That doesn't particularly bother me - it's something i know we can't fight and it's not harmful like other things people will submit so i don't care. As to paying for a tutorial, i never would. i'd rather buy an art book
Very nice little rant, fun to read and oh so true o/
oh and about what happened, what a fucking bitch o.o'
In your situation, I think it's likely that Abbey overestimated what she was offering. Maybe the visual execution wasn't great, but whatever text she added was had some technical value, so she thought that would be enough? Maybe she saw other people of her skill level offering tutorials for a price, so she decided to try it herself.
Personally, I think all of us, no matter the skill level, can learn from one another — but that doesn't mean we can necessarily teach one another, if that makes sense. That is... someone who is an absolute beginner may be able to point out some spot on flaws in the work of a more experienced artist, but that doesn't mean they know how to correct the mistake.
That said,I'm not sure when an artist should feel comfortable with making a profit from a tutorial. There are so many methods out there, and each artist learns and adapts to a personal style, eventually.
I suppose when an artist reaches the point that they stop second guessing themselves — when they can focus more on the creative aspects of their work because there is less of a struggle with the technical — I'd consider them more qualified to charge for a "how to" kind of lesson.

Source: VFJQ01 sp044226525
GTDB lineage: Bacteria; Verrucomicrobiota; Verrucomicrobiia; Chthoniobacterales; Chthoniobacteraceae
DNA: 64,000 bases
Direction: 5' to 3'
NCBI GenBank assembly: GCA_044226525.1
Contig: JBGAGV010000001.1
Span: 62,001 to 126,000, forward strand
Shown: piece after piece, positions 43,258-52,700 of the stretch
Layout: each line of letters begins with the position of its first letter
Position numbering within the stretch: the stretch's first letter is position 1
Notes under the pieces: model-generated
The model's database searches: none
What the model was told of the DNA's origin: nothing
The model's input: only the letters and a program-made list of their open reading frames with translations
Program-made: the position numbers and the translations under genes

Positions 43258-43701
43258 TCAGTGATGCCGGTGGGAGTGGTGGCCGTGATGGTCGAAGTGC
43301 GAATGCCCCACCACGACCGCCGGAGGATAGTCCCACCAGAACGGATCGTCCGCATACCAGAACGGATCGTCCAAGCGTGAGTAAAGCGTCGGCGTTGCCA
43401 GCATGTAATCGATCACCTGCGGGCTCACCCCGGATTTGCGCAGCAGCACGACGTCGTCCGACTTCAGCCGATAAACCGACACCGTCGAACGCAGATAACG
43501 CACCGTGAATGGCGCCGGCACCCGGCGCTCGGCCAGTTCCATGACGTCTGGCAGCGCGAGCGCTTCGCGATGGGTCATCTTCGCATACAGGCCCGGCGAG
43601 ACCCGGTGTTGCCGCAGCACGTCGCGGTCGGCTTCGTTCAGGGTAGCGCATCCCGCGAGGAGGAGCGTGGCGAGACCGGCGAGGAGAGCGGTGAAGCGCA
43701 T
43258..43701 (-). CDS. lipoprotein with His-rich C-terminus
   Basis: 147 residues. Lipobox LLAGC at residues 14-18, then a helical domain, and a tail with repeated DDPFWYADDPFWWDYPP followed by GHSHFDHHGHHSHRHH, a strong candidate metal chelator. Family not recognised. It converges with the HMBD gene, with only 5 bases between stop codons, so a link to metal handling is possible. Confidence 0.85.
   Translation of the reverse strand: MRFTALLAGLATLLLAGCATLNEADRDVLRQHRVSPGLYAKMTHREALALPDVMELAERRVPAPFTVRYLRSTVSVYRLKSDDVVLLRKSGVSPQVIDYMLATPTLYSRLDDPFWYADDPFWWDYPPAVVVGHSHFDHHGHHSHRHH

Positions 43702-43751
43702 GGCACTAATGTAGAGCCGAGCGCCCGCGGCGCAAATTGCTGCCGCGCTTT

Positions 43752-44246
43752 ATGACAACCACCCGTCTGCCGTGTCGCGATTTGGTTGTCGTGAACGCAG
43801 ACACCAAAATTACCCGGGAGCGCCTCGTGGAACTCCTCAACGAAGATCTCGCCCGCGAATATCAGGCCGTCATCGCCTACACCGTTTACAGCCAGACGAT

And I think you nailed the most important point about teaching (and learning) how to draw: It's not enough to simply supply a step-by-step procedure. Whether learning or teaching, you have to explain the WHY behind a rule, otherwise it will be far more difficult and awkward to draw anything that's not following the same perspective/style that's used in the tutorial.
And I LOVE receiving and trading feedback. Critique me any time!
I mean the artist who has to really strain and labor to create the perspective/anatomy/etc that they envision, versus the artist who has their technical skills more down pat so that they can focus on the image/message as whole.
Like foreign language study. As a beginner, it takes more thought and effort to form even simple sentences. As you move on toward fluency, you can express yourself more easily and explore richer areas of conversation.